It’s a cliché to say that everything is connected. But we live in a world where this is clearly true. Ideas, goods, services, workers, tourists, commerce, communications, drugs, crime, migrants, refugees, weapons, climate impacts, and, of course, viruses — they all cross borders constantly.
This is one reason I have come to believe that drawing a distinction between “foreign” and “domestic” policy, while often helpful, is also misleading. Globalization essentially means that we can’t escape the impact of what’s happening in other countries and regions around the globe — either at the policy level in Washington or on the street where you live.
This is often beneficial. The free movement of goods and services from this country to others builds our economy and creates jobs. Likewise, goods and services produced elsewhere and imported or used here have provided many American consumers with a quality of life that would have been unthinkable a generation ago. The relatively free flow of ideas, cultural life, and people with talent, skill, ambition, or all three, have enriched this country and many others.
Yet managing globalization is also a clear challenge, because it’s not only the good stuff that goes along with it. The work of government — not just at the federal level, but in our states, counties, cities, and towns — is to find ways of promoting what’s good and mitigating what’s bad.
Sometimes, this takes global coordination. The UN Climate Conference in Scotland is one clear example. Climate change affects everything, from the kinds of plants and animals you might see in your backyard to the behavior of the oceans and global wind currents. The Glasgow meeting was aimed at accelerating governments’ action on ratcheting back the human-made causes of climate change and at finding ways for nations and communities to adapt to the changes that we’re too late to prevent.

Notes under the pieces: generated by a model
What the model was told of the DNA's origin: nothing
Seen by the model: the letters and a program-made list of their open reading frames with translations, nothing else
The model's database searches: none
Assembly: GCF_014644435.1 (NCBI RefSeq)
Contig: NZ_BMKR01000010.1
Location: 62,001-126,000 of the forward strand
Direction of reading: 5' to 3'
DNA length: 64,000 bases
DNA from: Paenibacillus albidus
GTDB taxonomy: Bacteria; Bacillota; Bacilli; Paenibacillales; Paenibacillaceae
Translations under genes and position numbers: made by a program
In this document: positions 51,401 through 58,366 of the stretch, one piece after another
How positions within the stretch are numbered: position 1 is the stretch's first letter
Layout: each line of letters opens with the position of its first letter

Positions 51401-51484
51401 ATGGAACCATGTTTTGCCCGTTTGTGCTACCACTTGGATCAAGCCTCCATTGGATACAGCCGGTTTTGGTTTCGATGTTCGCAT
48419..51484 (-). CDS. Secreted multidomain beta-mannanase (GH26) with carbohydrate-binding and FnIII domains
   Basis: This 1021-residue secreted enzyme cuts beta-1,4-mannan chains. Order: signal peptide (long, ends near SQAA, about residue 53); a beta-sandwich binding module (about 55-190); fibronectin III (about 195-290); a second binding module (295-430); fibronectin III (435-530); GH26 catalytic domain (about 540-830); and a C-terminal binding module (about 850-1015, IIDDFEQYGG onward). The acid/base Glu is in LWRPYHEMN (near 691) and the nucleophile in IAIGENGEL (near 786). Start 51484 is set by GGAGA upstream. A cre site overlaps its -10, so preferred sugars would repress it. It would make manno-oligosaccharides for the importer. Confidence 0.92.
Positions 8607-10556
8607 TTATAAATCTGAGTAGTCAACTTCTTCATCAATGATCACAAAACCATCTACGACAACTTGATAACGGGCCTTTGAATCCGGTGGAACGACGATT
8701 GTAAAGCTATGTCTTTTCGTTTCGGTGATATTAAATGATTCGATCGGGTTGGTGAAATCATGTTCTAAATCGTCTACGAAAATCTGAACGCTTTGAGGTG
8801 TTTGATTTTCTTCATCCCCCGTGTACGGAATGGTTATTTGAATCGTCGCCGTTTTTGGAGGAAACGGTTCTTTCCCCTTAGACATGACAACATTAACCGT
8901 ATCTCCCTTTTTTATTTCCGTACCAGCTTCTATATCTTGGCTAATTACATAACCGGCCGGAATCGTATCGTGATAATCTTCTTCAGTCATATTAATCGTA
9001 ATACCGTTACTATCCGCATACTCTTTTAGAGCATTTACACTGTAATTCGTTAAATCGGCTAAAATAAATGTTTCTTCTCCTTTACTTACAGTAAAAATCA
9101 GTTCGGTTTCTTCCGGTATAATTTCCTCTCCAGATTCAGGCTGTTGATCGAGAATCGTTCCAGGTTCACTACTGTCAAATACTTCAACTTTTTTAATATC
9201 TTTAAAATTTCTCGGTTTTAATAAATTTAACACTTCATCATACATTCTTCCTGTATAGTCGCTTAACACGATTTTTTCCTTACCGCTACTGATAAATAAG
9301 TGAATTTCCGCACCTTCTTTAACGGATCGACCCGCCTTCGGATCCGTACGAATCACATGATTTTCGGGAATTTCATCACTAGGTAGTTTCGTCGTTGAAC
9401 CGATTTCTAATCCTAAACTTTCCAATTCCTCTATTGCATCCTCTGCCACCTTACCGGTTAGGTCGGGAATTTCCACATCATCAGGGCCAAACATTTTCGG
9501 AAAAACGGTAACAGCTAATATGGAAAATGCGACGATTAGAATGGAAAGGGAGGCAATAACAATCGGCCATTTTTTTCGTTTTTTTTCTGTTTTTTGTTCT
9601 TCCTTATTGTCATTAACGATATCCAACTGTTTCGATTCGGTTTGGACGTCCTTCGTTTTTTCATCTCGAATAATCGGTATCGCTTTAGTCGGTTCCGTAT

Sometimes, this demands clear-headed national strategies. All countries need goods and services from other countries: food, cars, entertainment, manufacturing parts. And economists would argue that our inter-connectedness on these fronts has on the whole, served both the U.S. and the world well, raising standards of living, lowering costs, and expanding the array of choices available. Yet when factory workers are thrown out of work, farmers are disrupted by competition from overseas, or over-dependence on the global supply chain proves to be a vulnerability — as during the pandemic — these demand thoughtful policy change from the federal government. [That includes] pursuing trade talks, developing support for re-training programs, or buttressing small-scale agriculture and local supply chains.
And at the local level, the forces of globalization clearly require a community response. Maybe it’s finding ways of assimilating and educating migrant workers or refugees. Maybe it is helping small farms connect with local markets that will boost their chances of success and help feed surrounding communities. And maybe it’s promoting home weatherization and other energy-related policies that help reduce carbon emissions.
The point is that the forces of globalization are with us whether we like it or not, and we can’t ignore them. We’re affected by what takes place everywhere else, and both at home and in the halls of power we have to understand and manage it. It’s inevitable that we’ll face challenges and disruption. Our task is to recognize the opportunities and spread the benefits.
Lee Hamilton, 90, is a senior advisor for the Indiana University (IU) Center on Representative Government, distinguished scholar at IU Hamilton Lugar School of Global and International Studies, and professor of practice at the IU O’Neill School of Public and Environmental Affairs. Hamilton, a Democrat, was a member of the U.S. House of Representatives for 34 years (1965-1999), representing a district in south central Indiana.